CASA has been endorsed by the American Bar Association, the National Council of Juvenile and Family Court Judges, and the Office of Juvenile Justice and Delinquency Prevention of the U.S. Department of Justice. CASA is described as "the eyes and ears of the judge," and frequently acts as "the arms and legs" of an overworked child protective system.
+ Which children in foster care are assigned a volunteer advocate?
Any child who has been abused or neglected and has become a ward of the court may be assigned a volunteer advocate per a judge's request.
Our goal is to provide a volunteer advocate to every child who needs one. The staff at CASA of Tarrant County tries to assign every foster child a volunteer, but sadly, there are not enough trained volunteer advocates to meet the need. One of the agency's strategic planning goals is the eliminate the "waiting list" of children who need an advocate but do not have one.
+ Where does CASA receive its financial support?
The National CASA organization is a priority project of the Department of Justice's Office of Juvenile Justice and Delinquency Prevention. The OJJDP encourages establishment of new programs, assists established programs. and provides funding for the National CASA Association.
The Texas Legislature sets aside funds specifically for Texas CASA programs, which are distributed by our state organization. The remaining funds are raised through foundation grants, civic and corporate organizations, individual contributions, 3rd party fundraisers, and CASA's special events.
+ Are there any other agencies or groups that provide the same service?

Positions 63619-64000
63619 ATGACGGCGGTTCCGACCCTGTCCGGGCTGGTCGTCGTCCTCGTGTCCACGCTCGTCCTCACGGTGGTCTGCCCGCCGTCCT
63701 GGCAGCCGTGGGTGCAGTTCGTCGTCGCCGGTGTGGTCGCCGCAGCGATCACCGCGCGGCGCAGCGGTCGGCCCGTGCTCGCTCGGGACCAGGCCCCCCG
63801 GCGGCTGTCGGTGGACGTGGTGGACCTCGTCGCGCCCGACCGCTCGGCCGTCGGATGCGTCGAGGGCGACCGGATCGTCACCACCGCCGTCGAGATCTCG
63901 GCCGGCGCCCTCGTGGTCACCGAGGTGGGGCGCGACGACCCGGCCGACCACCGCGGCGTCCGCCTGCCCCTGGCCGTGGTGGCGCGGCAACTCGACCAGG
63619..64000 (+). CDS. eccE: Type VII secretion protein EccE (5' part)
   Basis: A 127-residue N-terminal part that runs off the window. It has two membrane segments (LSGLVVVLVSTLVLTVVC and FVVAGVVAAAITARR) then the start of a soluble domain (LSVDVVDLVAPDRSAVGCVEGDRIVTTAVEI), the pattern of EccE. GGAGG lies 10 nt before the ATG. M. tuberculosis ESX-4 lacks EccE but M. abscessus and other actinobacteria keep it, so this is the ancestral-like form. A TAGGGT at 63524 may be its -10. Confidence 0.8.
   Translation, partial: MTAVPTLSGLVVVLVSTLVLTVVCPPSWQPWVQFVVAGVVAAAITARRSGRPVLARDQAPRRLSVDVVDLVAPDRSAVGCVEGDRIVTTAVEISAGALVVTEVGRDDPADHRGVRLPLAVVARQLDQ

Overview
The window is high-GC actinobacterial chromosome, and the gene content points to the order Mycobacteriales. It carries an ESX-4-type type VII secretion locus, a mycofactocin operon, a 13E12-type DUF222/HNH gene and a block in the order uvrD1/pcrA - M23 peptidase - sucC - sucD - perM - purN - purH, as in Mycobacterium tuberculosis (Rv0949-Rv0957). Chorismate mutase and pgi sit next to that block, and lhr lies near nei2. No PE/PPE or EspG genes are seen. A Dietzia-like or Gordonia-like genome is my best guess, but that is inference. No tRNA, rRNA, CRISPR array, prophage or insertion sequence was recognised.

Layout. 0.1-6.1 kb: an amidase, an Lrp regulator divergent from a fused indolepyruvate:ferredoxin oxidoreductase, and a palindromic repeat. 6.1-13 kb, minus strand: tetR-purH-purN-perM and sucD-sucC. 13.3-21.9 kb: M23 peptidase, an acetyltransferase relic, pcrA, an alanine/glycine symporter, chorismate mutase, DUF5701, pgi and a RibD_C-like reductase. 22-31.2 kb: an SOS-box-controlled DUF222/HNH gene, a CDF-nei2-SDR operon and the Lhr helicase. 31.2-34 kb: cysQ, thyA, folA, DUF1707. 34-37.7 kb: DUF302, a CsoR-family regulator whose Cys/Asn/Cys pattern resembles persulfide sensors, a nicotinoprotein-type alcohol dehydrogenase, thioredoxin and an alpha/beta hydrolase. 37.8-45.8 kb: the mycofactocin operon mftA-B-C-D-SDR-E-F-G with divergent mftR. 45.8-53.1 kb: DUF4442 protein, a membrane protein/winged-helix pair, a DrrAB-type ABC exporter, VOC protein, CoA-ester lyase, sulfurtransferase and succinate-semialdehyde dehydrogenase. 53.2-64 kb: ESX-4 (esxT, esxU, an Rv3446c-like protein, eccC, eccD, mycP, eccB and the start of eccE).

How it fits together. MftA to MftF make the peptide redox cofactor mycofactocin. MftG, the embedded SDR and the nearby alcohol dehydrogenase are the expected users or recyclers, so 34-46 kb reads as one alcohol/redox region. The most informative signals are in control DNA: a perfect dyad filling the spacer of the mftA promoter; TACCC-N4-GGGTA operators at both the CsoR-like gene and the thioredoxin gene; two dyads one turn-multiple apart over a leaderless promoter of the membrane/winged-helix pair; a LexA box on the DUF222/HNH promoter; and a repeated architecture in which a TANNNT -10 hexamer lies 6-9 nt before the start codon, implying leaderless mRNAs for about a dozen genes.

No. There are other child advocacy organizations, but CASA of Tarrant County is the only program consisting of volunteers appointed by the court to represent a child's best interests. We are a truly un-duplicated service.
+ Can I donate directly to CASA?
Absolutely. CASA welcomes any amount you are able to give. On average, it costs $1,500 to support a volunteer serving a child through the entirety of the child's case. Every donation makes an immediate and direct impact on an abused child's life. Learn how your donation benefits Tarrant County foster care children.1
+ What is a "typical" volunteer advocate like?
Volunteer advocates come from all walks of life, representing a variety of ethnic, educational, and socioeconomic backgrounds. Approximately two-thirds of our volunteer advocates are employed full-time, some are college students, and some are retired. The one thing they have in common is the conviction that every child deserves a safe, loving, and permanent home.
+ What is the time commitment for being a volunteer advocate?
Each case is different. A CASA volunteer usually spends more time conducting research and interviews prior to the first court appearance. Once the initial investigation is complete, volunteers spend approximately 10-12 hours a month maintaining contacts and gathering information. The length of the case can vary, but typically the case will be between 12 to 18 months long. It's critical that volunteers carefully consider this long-term commitment before accepting a case. These children need a strong advocate to work with them through their difficult time, and consistency is key.
+ Are volunteer advocates compensated?
Advocates are volunteers and are not monetarily compensated.
+ Does a volunteer advocate need legal training? What training does a volunteer advocate receive?
Volunteer advocates are not required to have a background in law; CASA of Tarrant County provides all the necessary training. We conduct eight training sessions per year. The 30-hour blended learning course combines online and classroom training. It provides volunteer advocates with an overview of courtroom procedure from judges, lawyers, and caseworkers. Volunteers also learn about specific topics ranging from the causes and consequences of abuse and neglect, to early childhood development, and cultural diversity.
+ How do I become a volunteer advocate?
Volunteer advocates must be at least 21 years of age and satisfactorily pass a fingerprint background check (which includes Social Security Number verification, a criminal background check, and sex offender registry checks). They also must have a valid driver's license, a good driving record, proof of automobile insurance, reliable transportation, and the ability to be both compassionate and objective. The first step is to sign up for an Information Session!